Gastric Cancer Risk from Nexium, Similar Heartburn Drugs May Be Explained By New Study
Amid mounting evidence that side effects of Nexium, Prilosec, Prevacid and other similar heartburn drugs may increase the risk of gastric cancer, new research indicates that the medications appear to affect the abundance of some types of gut microbiota, which may result in the development of cancer in the stomach.
The drugs are all part of the same class of medications, known as proton pump inhibitors (PPI), which are used by millions of Americans to reduce heartburn and acid reflux. However, concerns have emerged in recent years about the gastric cancer risk from Nexium, Prilosec and other similar drugs, following the publication of studies that found users of the drugs have a much greater incidence rate, which appears to increase the longer the medications are taken.
In new findings published this month in the European Review for Medical and Pharmacological Sciences (PDF), Chinese researchers evaluated the factors that may influence the development of cancer in the stomach and the impact of proton pump inhibitors.
Researchers indicate that reducing the level of gastric acid, which is what drugs like Nexium, Prilosec, and Prevacid do, increases the risk of gastric cancer. However, there needs to be more research on the specific mechanisms linking the reduced level of gastric acid to the increased risks.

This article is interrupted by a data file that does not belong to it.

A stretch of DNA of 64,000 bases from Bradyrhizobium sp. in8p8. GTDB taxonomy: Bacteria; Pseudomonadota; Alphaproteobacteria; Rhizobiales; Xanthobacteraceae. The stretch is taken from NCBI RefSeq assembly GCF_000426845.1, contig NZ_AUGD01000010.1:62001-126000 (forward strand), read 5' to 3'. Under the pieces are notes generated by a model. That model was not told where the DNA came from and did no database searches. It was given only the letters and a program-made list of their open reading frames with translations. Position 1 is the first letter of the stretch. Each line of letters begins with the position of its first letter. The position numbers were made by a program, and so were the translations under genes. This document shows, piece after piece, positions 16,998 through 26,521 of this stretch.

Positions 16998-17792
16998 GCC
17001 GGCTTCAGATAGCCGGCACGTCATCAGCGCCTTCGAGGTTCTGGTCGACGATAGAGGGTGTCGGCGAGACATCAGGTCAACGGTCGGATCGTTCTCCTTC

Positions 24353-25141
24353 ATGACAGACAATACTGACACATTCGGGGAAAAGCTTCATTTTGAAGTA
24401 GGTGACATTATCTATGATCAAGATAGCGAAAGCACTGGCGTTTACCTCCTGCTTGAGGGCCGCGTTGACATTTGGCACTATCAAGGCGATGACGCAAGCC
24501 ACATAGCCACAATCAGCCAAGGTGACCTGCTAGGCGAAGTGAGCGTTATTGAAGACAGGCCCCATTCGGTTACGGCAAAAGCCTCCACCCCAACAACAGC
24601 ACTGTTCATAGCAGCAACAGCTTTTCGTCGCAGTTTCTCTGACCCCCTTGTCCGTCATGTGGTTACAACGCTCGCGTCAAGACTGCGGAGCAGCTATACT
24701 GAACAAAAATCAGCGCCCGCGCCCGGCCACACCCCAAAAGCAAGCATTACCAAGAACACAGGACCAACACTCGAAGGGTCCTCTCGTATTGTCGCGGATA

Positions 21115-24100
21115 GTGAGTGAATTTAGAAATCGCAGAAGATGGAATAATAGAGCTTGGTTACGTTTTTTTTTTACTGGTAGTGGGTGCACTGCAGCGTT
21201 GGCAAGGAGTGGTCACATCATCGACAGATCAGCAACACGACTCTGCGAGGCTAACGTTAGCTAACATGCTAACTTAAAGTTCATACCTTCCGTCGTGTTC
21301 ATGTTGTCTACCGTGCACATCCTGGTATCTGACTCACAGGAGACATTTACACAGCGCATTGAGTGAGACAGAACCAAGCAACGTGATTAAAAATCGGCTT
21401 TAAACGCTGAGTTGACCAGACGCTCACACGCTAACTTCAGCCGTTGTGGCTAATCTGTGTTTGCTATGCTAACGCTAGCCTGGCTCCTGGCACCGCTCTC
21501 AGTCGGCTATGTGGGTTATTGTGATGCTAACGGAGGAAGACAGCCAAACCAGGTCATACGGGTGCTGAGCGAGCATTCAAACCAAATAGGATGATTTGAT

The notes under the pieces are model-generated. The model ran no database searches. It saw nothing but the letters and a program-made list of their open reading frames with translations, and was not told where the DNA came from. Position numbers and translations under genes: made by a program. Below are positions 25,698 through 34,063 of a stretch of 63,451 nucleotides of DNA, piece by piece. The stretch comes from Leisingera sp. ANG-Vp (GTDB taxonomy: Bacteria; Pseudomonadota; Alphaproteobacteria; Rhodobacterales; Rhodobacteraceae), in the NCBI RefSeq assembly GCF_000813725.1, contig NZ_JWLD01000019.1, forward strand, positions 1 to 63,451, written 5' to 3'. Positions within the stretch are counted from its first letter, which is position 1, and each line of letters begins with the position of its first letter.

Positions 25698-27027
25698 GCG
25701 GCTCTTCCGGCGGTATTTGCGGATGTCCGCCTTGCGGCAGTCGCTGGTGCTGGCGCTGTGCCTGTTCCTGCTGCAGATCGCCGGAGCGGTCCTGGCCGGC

“Lowered gastric acid is a risk factor for gastric cancer. Patients with a family history of gastric cancer have a reduced acid output and increased incidence of precancerious lesions,” the researchers wrote. “Reduction of gastric acid may enhance bacteria overgrowth in the stomach, thus promoting the development of gastric cancer.”
The findings specifically note that proton pump inhibitors increase gastric pH, and that the heartburn drugs can alter the relative abundance of some bacteria in gastric microbiota. How that affects gastric cancer risks is currently unclear. The issue is made more complex by the variation in gastric microbiota due to genetics and other factors, the researchers warned.
The findings come about a year after a study by Hong Kong researchers found that drugs like Nexium and Prilosec more than doubled the risk of gastric cancer, while other types of heartburn drugs did not.
An association was previously suspected, particularly among individuals with Helicobacter pylori (HP) infections. However, the study found that the increased risk was there even after patients received HP infection treatment.
Nexium is one of the most widely used brand-name medications in the United States, which is now widely available over-the-counter. While most individuals assume that the drugs are safe, concerns about a number of serious side effects have emerged in recent years, leading to Nexium lawsuits, Prilosec lawsuits, Prevacid lawsuits and similar claims against the drug makers for failing to provide adequate warnings.
More than 4,500 claims are currently centralized in the federal court system before U.S. District Judge Claire C. Cecchi in New Jersey, for coordinating the discovery and pretrial proceedings.
As part of the coordinated MDL proceedings, Judge Cecchi has established a “bellwether” program where a group of representative cases filed over kidney side effects will be prepared for early trial dates, which are expected to begin in late 2020. It is expected that the Court will eventually establish a separate bellwether track for gastric cancer lawsuits filed by former users of the heartburn drugs.
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